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A group of high-profile Progressive Conservatives opposed to the merger of the Canadian Alliance and Tory parties have joined ranks to insist on a national convention to debate the proposed union.

The group, whose names are included on an open letter demanding the national meeting, include current MPs and former Tory party members.

Former Tory prime minister Joe Clark, former Newfoundland Premier Brian Peckford, and current MPs Rick Borotsik and John Herron are among the nearly 200 names on the letter.

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In the letter, the merger opponents write that Canadians from across the country "believe that the current process to extinguish the Progressive Conservative Party and be assimilated into another party is not only unethical, and unconstitutional, but fundamentally anti-democratic."

In an interview, Mr. Herron told globeandmail.com that there has been a "dramatic shift" within the ranks of the Conservatives in the past few weeks in terms of those who are supportive of a merger.

Tories are worried that the new party's policies will not be "progressive in agenda, pan-Canadian or moderate in approach," he said.

Mr. Herron said if the party does not agree to hold a full convention, the fears of those opposed to the merger will be realized--that the process was simply a takeover by the Canadian Alliance party.

He said he and others were extremely disappointed when former Ontario premier Mike Harris announced earlier this week that he was not going to take a run at the leadership. Mr. Herron hopes to see New Brunswick Premier Bernard Lord, Tory MP Scott Brison and others in the running, although Mr. Lord has ruled out the idea.

Opposition to the unite-the-right movement has been growing since last month's deal between Progressive Conservative Leader Peter MacKay and Canadian Alliance Leader Stephen Harper to merge the two entities.

Mr. MacKay was heckled last week by anti-merger Tories as he headed into the inaugural meeting of the Yes Committee, which has been struck to oversee the process on the Conservative side.

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"Obviously there's a Yes faction," supporting the merger plan, said MP Rick Borotsik Wednesday. "Our position as the No faction, if you will, is: let's make it a truly transparent process."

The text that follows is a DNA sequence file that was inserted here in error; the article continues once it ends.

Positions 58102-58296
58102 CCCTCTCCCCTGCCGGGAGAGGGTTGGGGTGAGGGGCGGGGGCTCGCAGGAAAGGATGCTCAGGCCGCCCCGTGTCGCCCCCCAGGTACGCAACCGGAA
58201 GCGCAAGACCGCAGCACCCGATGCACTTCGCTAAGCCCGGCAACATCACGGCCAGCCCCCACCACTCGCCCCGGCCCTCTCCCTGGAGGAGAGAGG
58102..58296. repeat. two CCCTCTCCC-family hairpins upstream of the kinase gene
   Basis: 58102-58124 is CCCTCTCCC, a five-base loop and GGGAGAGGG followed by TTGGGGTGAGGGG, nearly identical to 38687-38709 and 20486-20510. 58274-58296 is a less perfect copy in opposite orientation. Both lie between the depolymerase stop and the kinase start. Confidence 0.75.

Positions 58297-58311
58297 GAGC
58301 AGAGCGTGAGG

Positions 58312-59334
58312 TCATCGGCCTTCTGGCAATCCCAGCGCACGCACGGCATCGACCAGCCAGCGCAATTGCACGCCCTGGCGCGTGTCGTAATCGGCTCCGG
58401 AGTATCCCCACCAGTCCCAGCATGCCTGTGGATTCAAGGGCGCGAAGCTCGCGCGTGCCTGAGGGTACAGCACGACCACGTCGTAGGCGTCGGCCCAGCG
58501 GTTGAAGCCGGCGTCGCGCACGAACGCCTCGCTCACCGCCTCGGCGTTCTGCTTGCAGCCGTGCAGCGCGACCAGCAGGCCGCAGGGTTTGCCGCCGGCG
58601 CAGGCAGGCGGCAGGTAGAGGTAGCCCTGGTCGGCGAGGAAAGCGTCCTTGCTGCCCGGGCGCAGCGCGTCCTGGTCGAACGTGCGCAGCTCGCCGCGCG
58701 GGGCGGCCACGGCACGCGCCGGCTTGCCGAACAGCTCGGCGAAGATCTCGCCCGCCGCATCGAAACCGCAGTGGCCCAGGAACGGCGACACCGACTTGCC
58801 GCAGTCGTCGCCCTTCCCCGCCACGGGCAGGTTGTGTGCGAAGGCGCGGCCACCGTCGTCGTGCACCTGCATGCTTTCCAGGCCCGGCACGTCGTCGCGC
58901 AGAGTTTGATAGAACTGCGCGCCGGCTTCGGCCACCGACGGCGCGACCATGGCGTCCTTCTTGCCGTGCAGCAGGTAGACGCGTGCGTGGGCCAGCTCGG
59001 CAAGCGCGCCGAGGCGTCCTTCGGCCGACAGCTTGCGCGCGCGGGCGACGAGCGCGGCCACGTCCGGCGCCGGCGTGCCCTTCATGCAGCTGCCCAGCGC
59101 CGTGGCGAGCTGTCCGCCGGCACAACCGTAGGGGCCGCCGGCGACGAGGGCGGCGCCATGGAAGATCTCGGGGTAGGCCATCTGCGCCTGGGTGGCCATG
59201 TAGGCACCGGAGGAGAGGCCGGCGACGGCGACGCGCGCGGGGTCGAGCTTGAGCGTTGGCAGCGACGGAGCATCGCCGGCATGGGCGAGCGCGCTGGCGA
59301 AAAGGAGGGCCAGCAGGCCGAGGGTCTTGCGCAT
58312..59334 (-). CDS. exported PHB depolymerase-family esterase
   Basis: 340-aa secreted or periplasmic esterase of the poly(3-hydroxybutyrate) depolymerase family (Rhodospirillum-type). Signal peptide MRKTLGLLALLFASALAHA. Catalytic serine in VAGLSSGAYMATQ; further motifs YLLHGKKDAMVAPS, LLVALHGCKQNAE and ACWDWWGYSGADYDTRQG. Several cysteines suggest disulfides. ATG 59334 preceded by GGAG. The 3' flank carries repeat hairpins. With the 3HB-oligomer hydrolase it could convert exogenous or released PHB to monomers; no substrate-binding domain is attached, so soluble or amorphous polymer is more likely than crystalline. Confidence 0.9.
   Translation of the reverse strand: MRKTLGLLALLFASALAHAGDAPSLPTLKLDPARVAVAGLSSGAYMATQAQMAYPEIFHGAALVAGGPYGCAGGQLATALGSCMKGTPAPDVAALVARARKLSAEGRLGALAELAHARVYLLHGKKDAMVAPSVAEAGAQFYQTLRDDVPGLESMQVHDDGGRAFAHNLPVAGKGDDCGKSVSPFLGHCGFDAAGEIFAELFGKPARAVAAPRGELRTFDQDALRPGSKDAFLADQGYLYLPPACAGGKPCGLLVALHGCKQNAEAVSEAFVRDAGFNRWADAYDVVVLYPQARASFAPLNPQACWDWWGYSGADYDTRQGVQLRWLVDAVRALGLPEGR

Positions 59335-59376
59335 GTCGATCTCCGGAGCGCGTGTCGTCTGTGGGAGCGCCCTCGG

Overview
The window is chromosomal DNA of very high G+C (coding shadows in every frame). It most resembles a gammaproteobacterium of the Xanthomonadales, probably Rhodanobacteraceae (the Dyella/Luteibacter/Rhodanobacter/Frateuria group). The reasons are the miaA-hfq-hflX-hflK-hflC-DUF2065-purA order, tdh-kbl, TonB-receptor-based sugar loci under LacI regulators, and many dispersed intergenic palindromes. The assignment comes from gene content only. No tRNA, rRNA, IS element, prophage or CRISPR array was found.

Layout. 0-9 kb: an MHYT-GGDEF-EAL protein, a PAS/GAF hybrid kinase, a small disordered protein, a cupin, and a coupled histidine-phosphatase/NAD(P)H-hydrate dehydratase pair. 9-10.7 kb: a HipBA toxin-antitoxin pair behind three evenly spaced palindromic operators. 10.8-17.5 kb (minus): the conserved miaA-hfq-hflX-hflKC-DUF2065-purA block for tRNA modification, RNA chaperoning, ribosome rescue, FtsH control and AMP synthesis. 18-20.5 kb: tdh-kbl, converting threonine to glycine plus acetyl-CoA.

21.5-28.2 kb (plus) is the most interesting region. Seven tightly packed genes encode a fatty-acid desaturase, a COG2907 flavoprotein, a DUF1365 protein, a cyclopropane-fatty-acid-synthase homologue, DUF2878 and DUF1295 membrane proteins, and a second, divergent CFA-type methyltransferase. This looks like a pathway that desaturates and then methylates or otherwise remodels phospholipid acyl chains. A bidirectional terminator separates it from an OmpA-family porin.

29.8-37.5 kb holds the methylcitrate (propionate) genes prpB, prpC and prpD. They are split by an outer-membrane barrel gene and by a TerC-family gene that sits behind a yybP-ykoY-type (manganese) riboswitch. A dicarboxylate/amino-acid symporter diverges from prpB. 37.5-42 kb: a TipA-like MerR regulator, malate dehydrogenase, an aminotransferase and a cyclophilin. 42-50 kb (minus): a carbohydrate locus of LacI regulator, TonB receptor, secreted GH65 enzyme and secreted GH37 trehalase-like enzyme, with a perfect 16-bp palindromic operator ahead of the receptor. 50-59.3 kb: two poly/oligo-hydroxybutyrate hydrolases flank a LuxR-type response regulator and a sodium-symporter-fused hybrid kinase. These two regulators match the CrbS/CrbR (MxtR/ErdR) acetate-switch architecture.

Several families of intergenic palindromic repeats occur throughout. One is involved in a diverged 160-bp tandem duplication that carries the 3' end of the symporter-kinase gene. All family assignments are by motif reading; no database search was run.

The Yes Committee will organize each federal riding in an effort to sell new memberships and implore members to get out and vote for pro-merger delegates at the end of November.

Those delegates will meet by teleconference on Dec. 6, with a two-thirds majority needed to ratify the union with the Alliance, disband the existing PC party and create a new Conservative Party of Canada.

The deal must first be ratified in a vote by Dec. 12.

The letter writers argued Wednesday, however, that the current plan, to hold a virtual convention, goes against the party's long-standing tradition of healthy debate.

"The party must adhere to the highest standards of democratic process. They maintain that the decision to hold a virtual-convention denies the very heart of any democratic party: the importance of debate," the letter reads.

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The opponents say that the proposed process for ratification of the agreement-in-principle arrived at by Mr. MacKay and Mr. Harper in October is a "denial of due process."

They insist that in order for the ratification vote to be fair, the membership of the Tory party be suspended as of Oct. 15 to ensure that "those with an unambiguous commitment to the aims and principles of the party select delegates to discuss and vote on the motion to dissolve the party."

Mr. Herron said that this weekend, the Tory management committee will hold a conference call with the party's national committee, where he hopes the contents of the letter will be addressed.

Meanwhile, Mr. MacKay responded to the letter by saying: "Is there going to be unanimous support for this? Absolutely not.

But everyone will get a chance to debate and vote on the proposal, he added. "It could not be more democratic." Mr. MacKay said after a caucus meeting.

With a report from Canadian Press

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